The Greyson Letters. Selections from the Correspondence of R. E. H. Greyson, Esq. Edited by Henry Rogers, Author of “The Eclipse of Faith,” &c. Boston: Gould & Lincoln. 1 vol. 12 mo.
We are assured in the American preface to this volume, that while it exhibits Henry Rogers as the peer of Butler as a reasoner, it also shows him not inferior to Lamb as a humorist. Much as we are inclined to echo the critical decisions of prefaces, we regret being unable to indorse this confident statement. In amplitude, vigor, and fertility of thought we must think the author of the “Analogy” holds some slight advantages over the author of “The Eclipse of Faith;” and we seriously doubt if the lovers of Charles Lamb will be likely to rush into mirthful ecstasies over the humor of “The Greyson Letters.” But we suppose that Henry Rogers himself would make no pretensions to the rank of a writer, or reasoner, or humorist of the first class. Far from being a great man, he occasionally slips into the prejudices of quite a little one, and he never wholly puts off the pedagogue and puts on the philosopher. Without much original force of nature, and never unmistakably stamping his own image and superscription either on his arguments or his language, he is still a well-trained theological scholar, a skilful logician, and one of that class of elegant writers who neither offend the taste nor kindle the soul. As a controversialist on themes which are now engaging popular attention, he grasps the questions he discusses at one or two removes from their centre and heart, where they pass out of the sphere of ideas and pass into the region of opinions; and in this region he is candid to the extent of his perceptions, quick to detect the weak points in the formal statements of his opponents, and, without touching the vitalities of the matter in controversy, is always hailed as victor by those who agree with him, but rarely convinces the doubters and deniers he aims to convert. “The Greyson Letters” are evidently the work of an amiable, learned, accomplished, and able man, interested in a wide variety of themes which especially attract the attention of thinkers, but in his treatment of them indicating a lack of deep and wide experience, and of that close, searching thought which pierces to the core of a subject, and broods patiently over its living elements and relations, before it assumes to take them as materials for argumentation. This broad grasp of premises, which implies a penetrating and interpretative as well as dialectic mind, is the distinguishing difference between a great reasoner and an able logician. In regard to the form of the work, we can see no reason why its essays should be thrown into the shape of letters. The epistolary spirit vanishes almost as soon as “Dear Sir” and “Dear Madam” create its expectation. The author’s mind is grave by nature and culture, and is sprightly, as it seems to us, by compulsion and laborious levity. his nature has none of the rich- ness and juiciness, none of the instinctive soul of humor, which must have vent in the ludicrous. Occasionally an adversary or adverse dogma is demolished with excellent logic, and then comes a dismal grin or chuckle at the feat, which hardly reminds us of the sly, shy smile of Addison, or the frolic intelligence which laughs in the victorious eyes of Pascal. Still, with all abatements, “The Greyson Letters” make a book well worthy of being read, contain much admirable matter and suggestive thought, and might be allowed to pass muster among good books of the second class, did they not come before us with professions that seemed to invite the tests applicable to the first.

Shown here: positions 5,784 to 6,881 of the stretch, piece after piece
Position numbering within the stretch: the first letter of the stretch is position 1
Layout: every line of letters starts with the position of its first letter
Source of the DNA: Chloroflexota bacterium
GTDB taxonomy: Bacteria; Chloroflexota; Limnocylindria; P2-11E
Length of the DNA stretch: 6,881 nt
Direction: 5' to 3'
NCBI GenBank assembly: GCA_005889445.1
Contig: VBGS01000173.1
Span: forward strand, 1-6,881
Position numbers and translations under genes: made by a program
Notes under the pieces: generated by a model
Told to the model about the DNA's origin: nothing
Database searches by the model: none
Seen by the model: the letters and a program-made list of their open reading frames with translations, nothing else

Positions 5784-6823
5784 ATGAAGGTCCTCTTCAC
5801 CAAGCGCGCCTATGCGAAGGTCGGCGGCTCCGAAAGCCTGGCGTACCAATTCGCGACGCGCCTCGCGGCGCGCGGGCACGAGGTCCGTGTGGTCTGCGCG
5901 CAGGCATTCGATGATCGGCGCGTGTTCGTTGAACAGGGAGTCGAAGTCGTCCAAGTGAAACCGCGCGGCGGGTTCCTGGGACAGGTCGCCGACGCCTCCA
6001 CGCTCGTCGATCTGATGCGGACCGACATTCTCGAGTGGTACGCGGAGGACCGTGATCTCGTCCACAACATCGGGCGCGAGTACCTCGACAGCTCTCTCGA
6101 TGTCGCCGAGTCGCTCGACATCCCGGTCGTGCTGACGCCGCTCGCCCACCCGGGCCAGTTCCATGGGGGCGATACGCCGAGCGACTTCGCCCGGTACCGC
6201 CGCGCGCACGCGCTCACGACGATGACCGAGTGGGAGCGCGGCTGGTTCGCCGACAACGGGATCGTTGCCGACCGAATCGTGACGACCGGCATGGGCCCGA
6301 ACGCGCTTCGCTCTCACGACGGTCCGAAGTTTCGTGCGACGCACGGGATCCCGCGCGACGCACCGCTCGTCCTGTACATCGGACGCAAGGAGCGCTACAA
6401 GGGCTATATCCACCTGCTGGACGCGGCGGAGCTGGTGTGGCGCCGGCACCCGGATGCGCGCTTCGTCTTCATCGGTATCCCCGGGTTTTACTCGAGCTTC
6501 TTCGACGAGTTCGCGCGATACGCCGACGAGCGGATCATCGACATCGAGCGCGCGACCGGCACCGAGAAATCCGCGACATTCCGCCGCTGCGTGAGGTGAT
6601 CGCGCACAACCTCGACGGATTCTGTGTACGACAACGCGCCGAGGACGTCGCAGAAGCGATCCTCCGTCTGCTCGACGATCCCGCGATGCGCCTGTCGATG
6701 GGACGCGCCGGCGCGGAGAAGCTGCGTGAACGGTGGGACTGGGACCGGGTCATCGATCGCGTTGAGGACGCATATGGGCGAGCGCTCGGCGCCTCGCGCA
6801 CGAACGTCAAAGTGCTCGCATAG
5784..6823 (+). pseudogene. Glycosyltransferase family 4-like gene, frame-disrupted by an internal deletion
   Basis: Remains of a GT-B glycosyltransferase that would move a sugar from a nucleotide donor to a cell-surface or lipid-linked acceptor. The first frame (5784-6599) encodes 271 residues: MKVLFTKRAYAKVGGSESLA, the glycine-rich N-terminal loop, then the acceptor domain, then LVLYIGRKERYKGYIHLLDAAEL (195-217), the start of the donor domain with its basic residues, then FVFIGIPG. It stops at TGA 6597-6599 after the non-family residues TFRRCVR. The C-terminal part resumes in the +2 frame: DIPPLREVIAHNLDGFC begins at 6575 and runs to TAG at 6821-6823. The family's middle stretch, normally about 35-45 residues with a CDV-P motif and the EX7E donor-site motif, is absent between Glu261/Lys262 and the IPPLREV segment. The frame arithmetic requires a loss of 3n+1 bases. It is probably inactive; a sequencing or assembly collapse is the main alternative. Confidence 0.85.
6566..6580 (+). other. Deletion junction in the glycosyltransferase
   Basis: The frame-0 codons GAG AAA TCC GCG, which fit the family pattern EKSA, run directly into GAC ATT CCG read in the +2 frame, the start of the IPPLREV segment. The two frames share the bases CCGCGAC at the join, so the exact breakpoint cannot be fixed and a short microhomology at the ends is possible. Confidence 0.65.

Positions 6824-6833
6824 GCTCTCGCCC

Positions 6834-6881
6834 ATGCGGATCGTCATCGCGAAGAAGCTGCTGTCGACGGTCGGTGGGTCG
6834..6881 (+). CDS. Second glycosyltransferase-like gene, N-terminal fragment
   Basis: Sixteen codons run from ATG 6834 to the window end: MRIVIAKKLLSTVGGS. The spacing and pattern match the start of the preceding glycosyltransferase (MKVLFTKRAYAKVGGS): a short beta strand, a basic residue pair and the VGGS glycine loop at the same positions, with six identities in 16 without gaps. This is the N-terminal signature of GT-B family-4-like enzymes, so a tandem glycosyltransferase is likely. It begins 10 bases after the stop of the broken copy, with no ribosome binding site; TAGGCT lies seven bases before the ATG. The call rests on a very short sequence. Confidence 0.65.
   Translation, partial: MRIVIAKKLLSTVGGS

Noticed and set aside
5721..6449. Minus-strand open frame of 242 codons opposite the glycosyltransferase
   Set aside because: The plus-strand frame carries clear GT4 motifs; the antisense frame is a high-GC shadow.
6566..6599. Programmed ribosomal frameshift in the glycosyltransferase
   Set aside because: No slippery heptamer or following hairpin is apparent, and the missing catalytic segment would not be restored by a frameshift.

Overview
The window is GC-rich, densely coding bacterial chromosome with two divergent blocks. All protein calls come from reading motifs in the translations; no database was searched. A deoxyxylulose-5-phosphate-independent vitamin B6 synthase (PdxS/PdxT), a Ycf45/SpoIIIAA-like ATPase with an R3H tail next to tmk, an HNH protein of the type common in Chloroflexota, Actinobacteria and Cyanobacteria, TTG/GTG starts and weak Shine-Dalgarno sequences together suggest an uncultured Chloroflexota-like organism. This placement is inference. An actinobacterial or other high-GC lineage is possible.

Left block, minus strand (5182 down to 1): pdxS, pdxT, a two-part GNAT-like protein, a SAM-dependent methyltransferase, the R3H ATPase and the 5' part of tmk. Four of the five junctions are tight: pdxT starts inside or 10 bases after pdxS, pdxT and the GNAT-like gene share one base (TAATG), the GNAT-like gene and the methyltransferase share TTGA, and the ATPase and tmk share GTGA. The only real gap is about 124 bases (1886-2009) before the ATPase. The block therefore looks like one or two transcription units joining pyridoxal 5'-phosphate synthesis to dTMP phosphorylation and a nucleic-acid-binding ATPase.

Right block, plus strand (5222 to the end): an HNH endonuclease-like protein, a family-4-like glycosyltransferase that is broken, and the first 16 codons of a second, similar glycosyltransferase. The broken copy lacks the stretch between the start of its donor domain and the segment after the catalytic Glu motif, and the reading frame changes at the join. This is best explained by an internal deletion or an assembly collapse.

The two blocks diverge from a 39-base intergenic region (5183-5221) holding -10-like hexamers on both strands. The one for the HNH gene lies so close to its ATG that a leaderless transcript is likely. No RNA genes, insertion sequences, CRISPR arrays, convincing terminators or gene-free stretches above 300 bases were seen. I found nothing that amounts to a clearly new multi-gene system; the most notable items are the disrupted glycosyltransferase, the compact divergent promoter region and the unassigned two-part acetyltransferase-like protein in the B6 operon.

* * *
Essays in Biography and Criticism. By Peter Bayne, M. A., Author of “The Christian Life, Social and Individual,” &c. First Series. Boston: Gould & Lincoln. 1 vol. 12 mo.
This volume contains essays on De Quincey, Tennyson and his Teachers, Mrs. Barrett Browning, Glimpses of Recent British Art, John Ruskin, Hugh Miller, The Modern Novel, and Currer Bell. Though of various degrees of merit, they all evince careful study and patient thought, and are written with considerable brilliancy and eloquence. As a critic, Mr. Bayne is generally candid, conscientious, and intelligent, with occasional remarks evincing delicacy and depth of thought; but his perceptions are not always trustworthy, and his judgments are frequently of doubtful soundness. Thus when we are told that Wordsworth owed his fame to his moral elevation rather than to his “intellectual or æsthetic capacities,” and that there is hardly an instance of the highest creative imagination in the whole range of his poetry, — when we are informed that since Shakspeare no one “has laid bare the burning heart of passion” so perfectly as Byron, — and when the question is triumphantly asked, “Where, out of Shakspeare, can we find such a series of female portraits as those” in Bulwer’s “Rienzi,” — we feel inclined, in this association of Byron and Bulwer with Shakspeare, and this oversight of Wordsworth’s claim to represent the highest original elements in the English poetry of the present century, to dispute Mr. Bayne’s right to assume the chair of interpretative criticism. But still there are so many examples in his book of fine and true perception, and so evident a sympathy with intellectual excellence and moral beauty, that we do not feel disposed to quarrel with him on account of the apparent erroneousness of some of his separate opinions. Besides, his work is written in a style which will recommend it to a class of readers who are not especially interested in the subjects of which it treats, and it cannot fail to stimulate in them a desire to know more of the great writers of the century.